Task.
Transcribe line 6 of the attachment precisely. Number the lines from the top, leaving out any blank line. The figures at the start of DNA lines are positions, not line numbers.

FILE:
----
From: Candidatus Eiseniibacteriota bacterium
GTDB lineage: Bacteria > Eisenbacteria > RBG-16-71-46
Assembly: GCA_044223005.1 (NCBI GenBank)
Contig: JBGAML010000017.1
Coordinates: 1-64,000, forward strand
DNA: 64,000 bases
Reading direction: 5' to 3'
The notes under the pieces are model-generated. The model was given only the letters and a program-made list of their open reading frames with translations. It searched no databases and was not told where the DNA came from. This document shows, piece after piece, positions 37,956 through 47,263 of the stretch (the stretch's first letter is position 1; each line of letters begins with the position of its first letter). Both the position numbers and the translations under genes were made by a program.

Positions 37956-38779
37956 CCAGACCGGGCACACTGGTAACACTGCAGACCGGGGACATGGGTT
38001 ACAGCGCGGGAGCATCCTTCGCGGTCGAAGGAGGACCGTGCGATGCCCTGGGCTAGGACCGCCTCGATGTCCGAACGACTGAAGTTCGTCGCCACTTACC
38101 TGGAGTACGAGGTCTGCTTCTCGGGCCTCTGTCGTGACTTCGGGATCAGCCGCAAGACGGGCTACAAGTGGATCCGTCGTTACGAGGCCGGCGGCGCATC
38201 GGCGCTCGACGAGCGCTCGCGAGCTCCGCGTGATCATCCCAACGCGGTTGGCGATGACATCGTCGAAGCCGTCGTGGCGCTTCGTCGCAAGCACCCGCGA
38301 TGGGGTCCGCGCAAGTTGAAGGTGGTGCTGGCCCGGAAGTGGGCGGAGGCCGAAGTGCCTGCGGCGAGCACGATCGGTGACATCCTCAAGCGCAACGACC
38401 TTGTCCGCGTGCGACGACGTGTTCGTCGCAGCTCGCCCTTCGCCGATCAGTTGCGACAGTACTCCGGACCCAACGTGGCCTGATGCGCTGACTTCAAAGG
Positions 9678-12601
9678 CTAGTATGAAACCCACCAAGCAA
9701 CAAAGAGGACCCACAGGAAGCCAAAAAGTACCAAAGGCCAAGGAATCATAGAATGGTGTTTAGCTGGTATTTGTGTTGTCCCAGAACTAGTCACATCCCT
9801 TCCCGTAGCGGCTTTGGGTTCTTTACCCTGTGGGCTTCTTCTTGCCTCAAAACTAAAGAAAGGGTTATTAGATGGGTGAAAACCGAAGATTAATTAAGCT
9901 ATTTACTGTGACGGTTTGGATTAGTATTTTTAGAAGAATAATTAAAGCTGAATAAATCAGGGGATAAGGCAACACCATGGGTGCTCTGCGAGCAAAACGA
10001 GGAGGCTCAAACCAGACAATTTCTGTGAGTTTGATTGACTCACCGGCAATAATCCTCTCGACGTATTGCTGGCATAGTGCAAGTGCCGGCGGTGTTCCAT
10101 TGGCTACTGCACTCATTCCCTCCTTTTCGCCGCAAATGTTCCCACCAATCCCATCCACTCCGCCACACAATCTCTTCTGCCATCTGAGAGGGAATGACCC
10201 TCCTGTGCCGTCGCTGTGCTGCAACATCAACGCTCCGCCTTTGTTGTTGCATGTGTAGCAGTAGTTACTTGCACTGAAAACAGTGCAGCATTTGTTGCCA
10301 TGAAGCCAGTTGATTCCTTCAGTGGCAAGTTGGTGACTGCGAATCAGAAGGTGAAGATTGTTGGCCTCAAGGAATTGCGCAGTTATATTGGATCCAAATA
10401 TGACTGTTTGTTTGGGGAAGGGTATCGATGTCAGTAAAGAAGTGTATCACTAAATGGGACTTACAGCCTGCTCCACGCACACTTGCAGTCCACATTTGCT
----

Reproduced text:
DNA: 64,000 bases